Latest Post, Marijuana-Cannabis-Hemp

(KY) GOV. MATT BEVIN AND AG ANDY BESHEAR GET SUED OVER MEDICAL MARIJUANA!


BECAUSE THIS STORY IS SO IMPORTANT IN KENTUCKY I HAVE INCLUDED TWO SOURCES OF INFORMATION.

PLEASE FOLLOW THE LINK TO THE VIDEO BELOW TO HEAR THE PRESS CONFERENCE WHICH WAS AIRED ON WLKY.

THE LAWSUIT WAS FILED TODAY, JUNE 14TH, 2017, IN JEFFERSON COUNTY KENTUCKY AGAINST GOV. MATT BEVIN AND AG ANDY BESHEAR BY DANNY BELCHER OF BATH COUNTY, AMY STALKER OF JEFFERSON COUNTY, AND DAN SEUM JR OF JEFFERSON COUNTY.

ky mj lawsuit

ABOVE:  LINK TO PRESS CONFERENCE VIDEO ON WLKY

FACEBOOK – WLKY PRESS CONFERENCE WITH COMMENTS

Mark Vanderhoff Reporter

FRANKFORT, Ky. —

Three people are suing Kentucky Gov. Matt Bevin and Attorney General Andy Beshear over Kentucky’s marijuana laws, claiming their rights are being violated by not being able to use or possess medicinal marijuana.

The lawsuit, filed Wednesday morning in Jefferson Circuit Court, was filed on behalf of Danny Belcher of Bath County, Amy Stalker of Louisville and Dan Seum Jr., son of state Sen. Dan Seum, R-Fairdale.

Seum turned to marijuana after being prescribed opioid painkillers to manage back pain.

“I don’t want to go through what I went through coming off that Oxycontin and I can’t function on it,” he said. “If I consume cannabis, I can at least function and have a little quality of life.”

The plaintiffs spoke at a press conference Wednesday afternoon.

Seum does not believe the state can legally justify outlawing medical marijuana while at the same time allowing doctors to prescribe powerful and highly addictive opioids, which have created a statewide and national epidemic of abuse.

That legal justification lies at the heart of the plaintiffs’ legal challenge, which claims Kentucky is violating its own constitution.

The lawsuit claims the prohibition violates section two of the Kentucky Constitution, which denies “arbitrary power,” and claims the courts have interpreted that to mean a law can’t be unreasonable.

“It’s difficult to make a comparison between medical cannabis and opioids that are routine prescribed to people all over the commonwealth, all over the country, and say that there’s some sort of rational basis for the prohibition on cannabis as medicine when we know how well it works,” said Dan Canon, who along with attorney Candace Curtis is representing the plaintiffs.

The lawsuit also claims Kentucky’s law violates the plaintiffs’ right to privacy, also guaranteed under the state constitution.

Spokespeople for Gov. Bevin and Beshear say their offices are in the process of reviewing the lawsuit.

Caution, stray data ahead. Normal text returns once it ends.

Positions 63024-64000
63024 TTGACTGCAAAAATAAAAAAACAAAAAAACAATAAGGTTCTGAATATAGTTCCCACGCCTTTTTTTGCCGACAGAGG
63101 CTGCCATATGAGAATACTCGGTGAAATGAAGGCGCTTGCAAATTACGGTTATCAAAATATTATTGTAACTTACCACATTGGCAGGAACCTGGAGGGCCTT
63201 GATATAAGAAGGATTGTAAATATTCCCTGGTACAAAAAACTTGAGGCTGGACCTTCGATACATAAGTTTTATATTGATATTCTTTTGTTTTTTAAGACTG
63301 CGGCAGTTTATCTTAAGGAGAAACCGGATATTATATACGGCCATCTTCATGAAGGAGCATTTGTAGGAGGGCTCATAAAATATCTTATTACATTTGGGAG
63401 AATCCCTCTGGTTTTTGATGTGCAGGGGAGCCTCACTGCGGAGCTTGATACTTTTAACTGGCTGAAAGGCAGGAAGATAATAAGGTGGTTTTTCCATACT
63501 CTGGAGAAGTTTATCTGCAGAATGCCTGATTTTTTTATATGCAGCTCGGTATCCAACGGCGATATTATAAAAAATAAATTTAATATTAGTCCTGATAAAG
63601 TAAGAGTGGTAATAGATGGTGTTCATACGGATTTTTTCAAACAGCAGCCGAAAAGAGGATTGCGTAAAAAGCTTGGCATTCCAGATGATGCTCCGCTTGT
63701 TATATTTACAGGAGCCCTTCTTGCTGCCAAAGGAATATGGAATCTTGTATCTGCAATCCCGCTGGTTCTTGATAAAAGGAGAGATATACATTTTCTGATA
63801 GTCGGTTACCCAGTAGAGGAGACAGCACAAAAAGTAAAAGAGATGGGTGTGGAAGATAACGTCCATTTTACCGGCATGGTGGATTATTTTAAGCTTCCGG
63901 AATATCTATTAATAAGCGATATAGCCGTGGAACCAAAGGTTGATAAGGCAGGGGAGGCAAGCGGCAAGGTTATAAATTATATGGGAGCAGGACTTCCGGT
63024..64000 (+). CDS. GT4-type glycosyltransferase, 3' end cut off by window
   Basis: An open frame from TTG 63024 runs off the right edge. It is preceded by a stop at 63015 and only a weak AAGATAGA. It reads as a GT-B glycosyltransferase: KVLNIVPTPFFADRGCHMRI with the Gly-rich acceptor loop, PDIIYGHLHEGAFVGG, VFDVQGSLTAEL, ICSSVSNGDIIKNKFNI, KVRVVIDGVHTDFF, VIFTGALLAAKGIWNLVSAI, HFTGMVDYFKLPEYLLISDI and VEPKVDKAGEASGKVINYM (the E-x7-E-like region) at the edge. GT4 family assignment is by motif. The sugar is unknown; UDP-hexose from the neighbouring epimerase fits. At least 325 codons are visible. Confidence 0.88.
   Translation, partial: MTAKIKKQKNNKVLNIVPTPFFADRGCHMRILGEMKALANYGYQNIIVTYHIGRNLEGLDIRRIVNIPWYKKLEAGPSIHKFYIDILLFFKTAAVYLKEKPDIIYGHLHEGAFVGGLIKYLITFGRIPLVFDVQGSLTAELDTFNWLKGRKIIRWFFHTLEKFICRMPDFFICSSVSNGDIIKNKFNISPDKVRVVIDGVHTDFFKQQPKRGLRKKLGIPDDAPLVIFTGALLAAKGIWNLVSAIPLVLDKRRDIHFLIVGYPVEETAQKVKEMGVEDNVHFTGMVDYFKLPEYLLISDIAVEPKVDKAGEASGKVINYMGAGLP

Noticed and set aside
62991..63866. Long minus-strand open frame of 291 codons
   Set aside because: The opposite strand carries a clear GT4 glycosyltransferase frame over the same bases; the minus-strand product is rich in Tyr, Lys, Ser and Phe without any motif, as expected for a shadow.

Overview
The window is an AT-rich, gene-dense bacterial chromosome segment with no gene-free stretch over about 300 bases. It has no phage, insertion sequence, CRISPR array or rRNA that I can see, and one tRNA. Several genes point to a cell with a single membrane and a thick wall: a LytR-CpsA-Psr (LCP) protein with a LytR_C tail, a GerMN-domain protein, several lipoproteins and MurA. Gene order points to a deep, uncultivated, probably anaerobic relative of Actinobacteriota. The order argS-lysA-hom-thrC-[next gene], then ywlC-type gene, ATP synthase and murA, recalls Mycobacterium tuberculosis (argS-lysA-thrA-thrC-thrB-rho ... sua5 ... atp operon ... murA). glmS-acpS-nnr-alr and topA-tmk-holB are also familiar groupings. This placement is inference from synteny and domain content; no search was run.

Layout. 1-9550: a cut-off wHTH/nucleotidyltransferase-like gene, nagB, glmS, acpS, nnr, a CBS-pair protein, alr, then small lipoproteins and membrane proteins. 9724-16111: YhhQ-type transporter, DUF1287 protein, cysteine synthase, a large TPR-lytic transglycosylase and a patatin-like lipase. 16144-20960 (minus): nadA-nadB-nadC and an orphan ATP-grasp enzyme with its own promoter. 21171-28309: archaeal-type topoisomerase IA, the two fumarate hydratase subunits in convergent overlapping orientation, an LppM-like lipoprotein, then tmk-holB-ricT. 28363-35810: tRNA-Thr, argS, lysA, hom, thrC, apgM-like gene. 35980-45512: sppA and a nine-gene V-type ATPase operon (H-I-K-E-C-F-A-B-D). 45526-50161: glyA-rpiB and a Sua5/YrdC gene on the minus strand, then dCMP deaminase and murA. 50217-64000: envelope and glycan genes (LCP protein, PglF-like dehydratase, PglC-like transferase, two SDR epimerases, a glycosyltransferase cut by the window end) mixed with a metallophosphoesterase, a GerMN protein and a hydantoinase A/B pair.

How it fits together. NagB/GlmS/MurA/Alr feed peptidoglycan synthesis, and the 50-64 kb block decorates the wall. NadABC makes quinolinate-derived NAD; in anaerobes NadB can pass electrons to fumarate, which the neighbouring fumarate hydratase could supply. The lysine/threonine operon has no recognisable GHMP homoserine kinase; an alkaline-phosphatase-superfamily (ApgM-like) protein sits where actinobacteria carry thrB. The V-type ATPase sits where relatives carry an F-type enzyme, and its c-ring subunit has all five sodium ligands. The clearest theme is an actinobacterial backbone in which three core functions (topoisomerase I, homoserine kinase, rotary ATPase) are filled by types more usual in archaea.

In a February interview on NewsRadio 840 WHAS, Bevin said the following in response to a question about whether he supports medical marijuana:

“The devil’s in the details. I am not opposed to the idea medical marijuana, if prescribed like other drugs, if administered in the same way we would other pharmaceutical drugs. I think it would be appropriate in many respects. It has absolute medicinal value. Again, it’s a function of its making its way to me. I don’t do that executively. It would have to be a bill.”  CONTINUE READING…

Lawsuit challenges Kentucky’s medical marijuana ban

By Bruce Schreiner | AP June 14 at 6:38 PM

LOUISVILLE, Ky. — Kentucky’s criminal ban against medical marijuana was challenged Wednesday in a lawsuit touting cannabis as a viable alternative to ease addiction woes from opioid painkillers.

The plaintiffs have used medical marijuana to ease health problems, the suit said. The three plaintiffs include Dan Seum Jr., the son of a longtime Republican state senator.

Another plaintiff, Amy Stalker, was prescribed medical marijuana while living in Colorado and Washington state to help treat symptoms from irritable bowel syndrome and bipolar disorder. She has struggled to maintain her health since moving back to Kentucky to be with her ailing mother.

“She comes back to her home state and she’s treated as a criminal for this same conduct,” said plaintiffs’ attorney Daniel Canon. “That’s absurd, it’s irrational and it’s unconstitutional.”

Stalker, meeting with reporters, said: “I just want to be able to talk to my doctors the same way I’m able to talk to doctors in other states, and have my medical needs heard.” CONTINUE READING…

Latest Post, Louisville, Save Our Land!

Owner of Old Louisville Pesticide Plant Prepares to Sell


Black Leaf property owner gives Courier-Journal exclusive look inside a property that triggered the state’s biggest ever urban environmental cleanup.

 

Image result for BLACK LEAF PROPERTY LOUISVILLE KY

Image result for BLACK LEAF PROPERTY LOUISVILLE KY

By JAMES BRUGGERS, The Courier-Journal

LOUISVILLE, Ky. (AP) — Metal roofing has collapsed.

Trees are growing tall inside buildings. Walls are heavily tagged with graffiti.

And trespassers have set up makeshift camping or lounge areas among the arsenic and long-banned pesticides, having hauled in several couches in recent months – one of them with two small toy dolls left on the cushions.

It’s now about seven years into what Kentucky officials have called their largest urban environmental cleanup, and property owner Tony Young, on a rare tour of what he calls the Louisville Industrial Park, says: “I need to speak my piece. If I don’t do it now, I won’t have any chance.”